The Irish Invented Jazz, You Dig?

Yes, if you liked Thomas Cahill’s How the Irish Saved Civilization (But Then Blew It With Riverdance), then you should read Daniel Cassidy’s How the Irish Invented Slang: The Secret Language of the Crossroads.

Yes, blame the Irish. Even H. L. Mencken has been at it, stating that Irish influence on US-English is evident:

“Use of intensifying suffixes, often set down as characteristically American (were) probably borrowed from the Irish. Examples are no-siree and yes-indeedy and the later kiddo and skidoo. The Irishman is almost incapable of saying plain yes or no; he must always add some extra and gratuitous asseveration. The American is in like case… The Irish extravagance of speech struck a responsive chord in the American heart.”

Actually, Cassidy’s work is a fascinating book for those interested in language evolution in the United States. It seems that Irish roots can be traced to words such as: babe, baloney, dig, dude, gee, whiz, hokum, Holy Mackerel, Hot Diggity, humdinger, jazz, jerk, punk, razzmatazz, scam, swanky, top, twerp, and so on.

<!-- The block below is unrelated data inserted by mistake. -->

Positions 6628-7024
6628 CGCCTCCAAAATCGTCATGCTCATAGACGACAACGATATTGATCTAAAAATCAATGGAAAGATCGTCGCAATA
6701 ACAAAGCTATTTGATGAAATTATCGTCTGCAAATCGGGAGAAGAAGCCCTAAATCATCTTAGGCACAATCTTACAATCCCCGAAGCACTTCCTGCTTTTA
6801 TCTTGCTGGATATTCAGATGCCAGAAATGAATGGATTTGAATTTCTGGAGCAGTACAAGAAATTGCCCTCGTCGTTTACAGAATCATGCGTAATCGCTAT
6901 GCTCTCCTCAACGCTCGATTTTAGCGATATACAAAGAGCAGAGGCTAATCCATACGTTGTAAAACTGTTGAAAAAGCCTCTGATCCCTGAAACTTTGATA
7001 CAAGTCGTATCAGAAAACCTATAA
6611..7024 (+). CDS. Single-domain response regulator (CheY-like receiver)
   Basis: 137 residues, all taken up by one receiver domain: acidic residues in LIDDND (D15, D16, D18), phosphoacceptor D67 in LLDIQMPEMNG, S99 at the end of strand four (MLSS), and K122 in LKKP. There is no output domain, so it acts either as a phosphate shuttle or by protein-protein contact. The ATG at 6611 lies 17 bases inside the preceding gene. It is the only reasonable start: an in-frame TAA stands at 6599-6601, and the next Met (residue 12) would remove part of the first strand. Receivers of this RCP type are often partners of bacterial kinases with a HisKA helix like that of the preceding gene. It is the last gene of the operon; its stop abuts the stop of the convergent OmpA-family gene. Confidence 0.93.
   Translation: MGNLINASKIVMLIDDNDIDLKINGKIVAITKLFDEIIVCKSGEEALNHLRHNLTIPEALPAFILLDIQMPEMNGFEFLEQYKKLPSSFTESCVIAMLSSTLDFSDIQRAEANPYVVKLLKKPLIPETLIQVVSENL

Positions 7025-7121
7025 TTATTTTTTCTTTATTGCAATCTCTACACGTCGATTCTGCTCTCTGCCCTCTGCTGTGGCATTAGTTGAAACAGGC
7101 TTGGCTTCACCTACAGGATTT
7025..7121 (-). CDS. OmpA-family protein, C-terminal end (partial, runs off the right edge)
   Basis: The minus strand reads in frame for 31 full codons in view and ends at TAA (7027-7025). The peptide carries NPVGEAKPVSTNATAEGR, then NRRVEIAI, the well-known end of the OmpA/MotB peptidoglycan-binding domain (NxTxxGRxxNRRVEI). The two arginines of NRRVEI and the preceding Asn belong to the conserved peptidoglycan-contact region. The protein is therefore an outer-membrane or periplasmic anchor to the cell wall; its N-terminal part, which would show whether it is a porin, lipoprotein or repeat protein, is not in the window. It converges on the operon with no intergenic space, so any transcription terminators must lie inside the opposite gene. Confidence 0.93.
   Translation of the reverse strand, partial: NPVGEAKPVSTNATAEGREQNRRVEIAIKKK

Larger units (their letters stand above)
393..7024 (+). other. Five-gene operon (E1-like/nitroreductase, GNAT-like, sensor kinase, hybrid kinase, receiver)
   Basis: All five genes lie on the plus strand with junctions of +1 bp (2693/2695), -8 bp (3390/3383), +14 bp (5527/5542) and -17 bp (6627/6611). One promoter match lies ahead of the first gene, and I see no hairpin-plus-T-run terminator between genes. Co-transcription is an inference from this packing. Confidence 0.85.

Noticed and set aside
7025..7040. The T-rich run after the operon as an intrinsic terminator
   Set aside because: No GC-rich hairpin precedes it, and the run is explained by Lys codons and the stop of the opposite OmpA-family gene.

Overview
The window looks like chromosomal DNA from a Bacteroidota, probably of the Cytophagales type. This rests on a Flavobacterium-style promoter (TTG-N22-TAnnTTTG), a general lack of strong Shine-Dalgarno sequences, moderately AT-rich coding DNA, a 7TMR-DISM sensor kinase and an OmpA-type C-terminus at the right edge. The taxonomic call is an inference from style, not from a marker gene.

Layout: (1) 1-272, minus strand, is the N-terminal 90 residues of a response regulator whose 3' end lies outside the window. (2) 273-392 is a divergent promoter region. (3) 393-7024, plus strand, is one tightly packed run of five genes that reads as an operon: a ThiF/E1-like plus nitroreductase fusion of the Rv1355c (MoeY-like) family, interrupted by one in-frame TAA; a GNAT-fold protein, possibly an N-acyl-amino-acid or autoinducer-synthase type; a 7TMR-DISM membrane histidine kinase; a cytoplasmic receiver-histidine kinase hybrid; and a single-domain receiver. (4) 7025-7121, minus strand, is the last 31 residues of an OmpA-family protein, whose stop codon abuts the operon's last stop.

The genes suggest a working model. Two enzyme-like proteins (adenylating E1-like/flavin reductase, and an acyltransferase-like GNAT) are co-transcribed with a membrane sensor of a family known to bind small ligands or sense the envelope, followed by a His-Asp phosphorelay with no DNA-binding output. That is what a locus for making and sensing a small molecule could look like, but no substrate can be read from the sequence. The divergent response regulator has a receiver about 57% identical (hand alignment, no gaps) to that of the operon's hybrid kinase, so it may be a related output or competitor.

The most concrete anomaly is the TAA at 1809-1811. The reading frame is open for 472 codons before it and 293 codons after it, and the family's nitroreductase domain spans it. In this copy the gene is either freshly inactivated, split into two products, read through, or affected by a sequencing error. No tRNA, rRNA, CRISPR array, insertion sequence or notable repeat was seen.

In the case of “jazz”, the derivation is “teas” (Irish for heat, passion, excitement, sex). As for “dig” (as in “understand” or “get”) – it comes from “tuig” (to understand), for example: “You dig?” (“An dtuigeann tú?”). This is perhaps not that surprising, as Dizzy Gillespie recalled African Americans neighbors in Alabama who, at one time, spoke “exclusively in Scots Gaelic.”

Of course, the Irish have known all this for years. If you’re interested in a fun look at slang and language development, then check out

Ultan Ó Broin
Ultan Ó Broin (@localization), is an independent UX consultant. With three decades of UX and L10n experience and outreach, he specializes in helping people ensure their global digital transformation makes sense culturally and also reflects how users behave locally. Any views expressed are his own. Especially the ones you agree with.


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